Doing business on the Internet can be dangerous, especially when online transactions are involved, but pretty soon, a unique public-private partnership could make online activity safer — and simpler for users in the process.

On Friday, April 15, federal officials, including U.S. Commerce Secretary Gary Locke, unveiled the National Strategy for Trusted Identities in Cyberspace (NSTIC), an initiative to create a network that facilitates secure transactions and enhances user safety and information control.

“I’m optimistic that NSTIC will jump-start a range of private-sector initiatives to enhance the security of online transactions,” Locke told the audience. “This strategy will leverage the power and imagination of entrepreneurs in the private sector to find uniquely American solutions.”

In this network, a citizen would pick a public or private entity to provide a secure identification. The entity would issue one after the citizen proved his or her identity, and then the citizen could use this identification however he or she wished, perhaps only for sensitive transactions, like commerce, and not for Internet use, which is less personal. The National Institute of Standards and Technology, a division of the U.S. Commerce Department, has an online video presentation of how such an “identity ecosystem” would work. 

This could eliminate the need for people to remember multiple user names and passwords. “I personally have a whole bunch, and you write them down. Passwords are weak at best because we reuse them or we create variations on a theme because we really don’t want to remember complex, unique passwords for all of our interactions,” said Judith Spencer, chair of the Policy Management Authority for CertiPath.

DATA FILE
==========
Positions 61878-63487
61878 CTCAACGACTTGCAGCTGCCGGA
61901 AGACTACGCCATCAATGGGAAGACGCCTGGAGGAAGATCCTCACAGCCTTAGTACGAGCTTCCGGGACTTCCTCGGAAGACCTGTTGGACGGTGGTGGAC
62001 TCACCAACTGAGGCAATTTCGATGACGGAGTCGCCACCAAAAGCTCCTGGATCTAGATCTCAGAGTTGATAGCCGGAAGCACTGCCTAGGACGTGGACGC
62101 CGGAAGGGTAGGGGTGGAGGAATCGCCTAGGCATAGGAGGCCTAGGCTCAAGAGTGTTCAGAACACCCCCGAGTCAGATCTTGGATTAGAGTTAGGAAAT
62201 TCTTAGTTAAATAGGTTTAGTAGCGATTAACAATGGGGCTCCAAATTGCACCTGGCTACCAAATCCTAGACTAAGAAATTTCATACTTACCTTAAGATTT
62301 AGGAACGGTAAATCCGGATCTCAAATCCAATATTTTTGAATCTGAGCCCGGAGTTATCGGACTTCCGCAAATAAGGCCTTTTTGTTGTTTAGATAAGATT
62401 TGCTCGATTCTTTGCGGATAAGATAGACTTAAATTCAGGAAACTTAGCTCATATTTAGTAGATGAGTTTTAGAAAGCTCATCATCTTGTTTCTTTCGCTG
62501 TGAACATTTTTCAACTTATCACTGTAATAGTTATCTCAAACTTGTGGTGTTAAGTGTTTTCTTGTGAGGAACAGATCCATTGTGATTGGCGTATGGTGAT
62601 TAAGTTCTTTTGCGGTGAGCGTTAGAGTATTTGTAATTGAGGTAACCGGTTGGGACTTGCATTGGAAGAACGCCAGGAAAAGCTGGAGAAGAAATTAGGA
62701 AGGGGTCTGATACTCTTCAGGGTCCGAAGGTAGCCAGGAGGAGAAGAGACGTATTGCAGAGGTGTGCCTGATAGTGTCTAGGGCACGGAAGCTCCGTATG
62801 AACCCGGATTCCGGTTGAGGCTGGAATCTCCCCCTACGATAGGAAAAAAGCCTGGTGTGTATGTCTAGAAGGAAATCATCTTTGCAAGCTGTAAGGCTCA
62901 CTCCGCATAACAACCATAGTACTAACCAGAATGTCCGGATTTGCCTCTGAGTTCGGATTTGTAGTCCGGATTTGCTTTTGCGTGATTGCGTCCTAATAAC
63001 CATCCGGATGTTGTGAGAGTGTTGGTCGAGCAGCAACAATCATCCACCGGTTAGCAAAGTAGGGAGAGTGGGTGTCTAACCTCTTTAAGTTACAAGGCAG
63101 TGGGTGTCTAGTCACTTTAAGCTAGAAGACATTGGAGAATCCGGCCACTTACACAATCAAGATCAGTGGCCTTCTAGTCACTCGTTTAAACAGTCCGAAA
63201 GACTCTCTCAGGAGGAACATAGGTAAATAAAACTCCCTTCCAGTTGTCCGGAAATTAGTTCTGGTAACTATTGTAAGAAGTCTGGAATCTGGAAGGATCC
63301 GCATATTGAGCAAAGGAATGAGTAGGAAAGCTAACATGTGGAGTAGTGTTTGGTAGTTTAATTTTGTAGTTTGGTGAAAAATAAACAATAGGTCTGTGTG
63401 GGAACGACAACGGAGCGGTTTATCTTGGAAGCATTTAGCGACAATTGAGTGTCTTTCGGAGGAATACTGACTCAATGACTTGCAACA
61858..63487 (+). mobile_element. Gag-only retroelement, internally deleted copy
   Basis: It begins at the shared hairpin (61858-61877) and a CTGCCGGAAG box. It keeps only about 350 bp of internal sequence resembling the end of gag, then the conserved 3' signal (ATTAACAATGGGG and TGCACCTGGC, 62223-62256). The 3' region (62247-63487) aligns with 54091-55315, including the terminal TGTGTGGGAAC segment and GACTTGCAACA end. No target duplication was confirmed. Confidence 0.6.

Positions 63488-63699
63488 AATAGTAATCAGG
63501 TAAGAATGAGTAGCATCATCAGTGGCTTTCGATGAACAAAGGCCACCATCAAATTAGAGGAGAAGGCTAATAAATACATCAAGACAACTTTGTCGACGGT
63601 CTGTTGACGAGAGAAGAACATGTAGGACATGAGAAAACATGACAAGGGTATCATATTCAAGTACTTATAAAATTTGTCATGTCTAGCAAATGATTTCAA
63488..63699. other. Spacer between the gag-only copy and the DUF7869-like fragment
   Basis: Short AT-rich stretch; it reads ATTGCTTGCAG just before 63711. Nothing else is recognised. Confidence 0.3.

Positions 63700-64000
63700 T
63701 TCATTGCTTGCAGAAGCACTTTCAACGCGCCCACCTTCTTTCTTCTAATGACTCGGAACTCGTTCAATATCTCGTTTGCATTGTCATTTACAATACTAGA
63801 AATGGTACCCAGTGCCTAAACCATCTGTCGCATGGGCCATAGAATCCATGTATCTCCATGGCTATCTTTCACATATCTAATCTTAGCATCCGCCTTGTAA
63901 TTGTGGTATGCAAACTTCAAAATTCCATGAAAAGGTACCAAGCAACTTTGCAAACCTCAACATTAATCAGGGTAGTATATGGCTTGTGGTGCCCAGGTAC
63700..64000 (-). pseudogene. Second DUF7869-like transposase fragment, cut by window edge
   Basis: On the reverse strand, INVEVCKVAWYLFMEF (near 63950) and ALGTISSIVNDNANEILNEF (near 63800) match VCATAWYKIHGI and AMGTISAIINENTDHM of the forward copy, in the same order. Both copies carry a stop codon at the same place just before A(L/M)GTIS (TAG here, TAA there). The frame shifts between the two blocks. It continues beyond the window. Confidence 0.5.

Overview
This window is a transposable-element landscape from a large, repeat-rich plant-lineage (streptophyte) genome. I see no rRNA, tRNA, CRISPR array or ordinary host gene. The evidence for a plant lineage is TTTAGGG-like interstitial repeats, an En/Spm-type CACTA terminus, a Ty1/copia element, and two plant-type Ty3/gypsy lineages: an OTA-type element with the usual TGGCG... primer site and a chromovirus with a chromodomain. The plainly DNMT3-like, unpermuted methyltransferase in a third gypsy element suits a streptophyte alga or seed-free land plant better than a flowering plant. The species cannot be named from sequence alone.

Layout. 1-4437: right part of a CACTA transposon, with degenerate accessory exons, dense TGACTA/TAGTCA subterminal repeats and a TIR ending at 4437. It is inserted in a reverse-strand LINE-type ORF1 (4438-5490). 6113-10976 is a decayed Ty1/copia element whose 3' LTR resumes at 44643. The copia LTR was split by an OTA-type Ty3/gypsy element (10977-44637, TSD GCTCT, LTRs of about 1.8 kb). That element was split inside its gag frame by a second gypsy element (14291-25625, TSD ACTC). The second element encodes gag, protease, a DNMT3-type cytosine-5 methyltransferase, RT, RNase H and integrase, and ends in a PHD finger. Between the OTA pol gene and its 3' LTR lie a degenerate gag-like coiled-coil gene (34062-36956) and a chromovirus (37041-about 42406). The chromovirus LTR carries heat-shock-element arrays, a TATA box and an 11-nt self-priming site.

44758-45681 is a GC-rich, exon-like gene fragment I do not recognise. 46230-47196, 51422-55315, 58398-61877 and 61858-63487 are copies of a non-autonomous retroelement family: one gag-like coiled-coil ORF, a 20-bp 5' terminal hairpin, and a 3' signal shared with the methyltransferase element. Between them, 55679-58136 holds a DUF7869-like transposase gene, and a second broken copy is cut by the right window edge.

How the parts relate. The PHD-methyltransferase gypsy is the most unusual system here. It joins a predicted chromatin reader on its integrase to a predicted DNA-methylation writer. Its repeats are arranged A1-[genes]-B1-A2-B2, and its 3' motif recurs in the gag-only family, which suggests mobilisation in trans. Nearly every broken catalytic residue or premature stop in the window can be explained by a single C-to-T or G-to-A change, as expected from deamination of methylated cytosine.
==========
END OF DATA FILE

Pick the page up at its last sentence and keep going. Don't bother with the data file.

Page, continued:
That company is one of four that are on board to guide NSTIC’s development. CertiPath, along with Northrop Grumman, Microsoft and CA Technologies developed a proof of concept of a cross-sector digital identity initiative that was demonstrated during the announcement. The Friday demonstration showed how mobile devices could authenticate online transactions.

Spencer said both colleagues and competitors think this is a good idea. “We think this is something that is good for all and that we can all benefit from this,” she said. “We can make e-commerce much more attractive to individuals.”

Locke said the government thinks it would be better for the private sector to spearhead this plan. If the government was the single issuer of identifications, that could create privacy issues. “Having a single issuer of identities creates unacceptable privacy and civil liberties issues. We want to spur innovation, not limit it,” he said.

Spencer said private companies would participate because of the chance to create a new market on the Internet and facilitate more transactions that would presumably be safer. “There are a lot of people who actually fear it, so what if you could create a space that was safe and that people understood?” she said.

According to Spencer, the government wants results within the next 90 days, which means more pilots and demonstrations are on the way. But achieving a long-term, comprehensive identity ecosystem with multiple companies on board will come later. Yet, she’s optimistic. “I don’t think a year would be a stretch. I actually think we will see some things starting to gain a foothold. I believe in the next year, maybe 18 months,” she said.

The White House has made the NSTIC strategy document publicly viewable.

Hilton Collins, Staff Writer Hilton Collins  |  GT Staff Writer

By day, Hilton Collins is a staff writer for Government Technology and Emergency Management magazines who covers sustainability, cybersecurity and disaster management issues. By night, he’s a sci-fi/fantasy fanatic, and if he had to choose between comic books, movies, TV shows and novels, he’d have a brain aneurysm. He can be reached at hcollins@govtech.com and on @hiltoncollins on Twitter.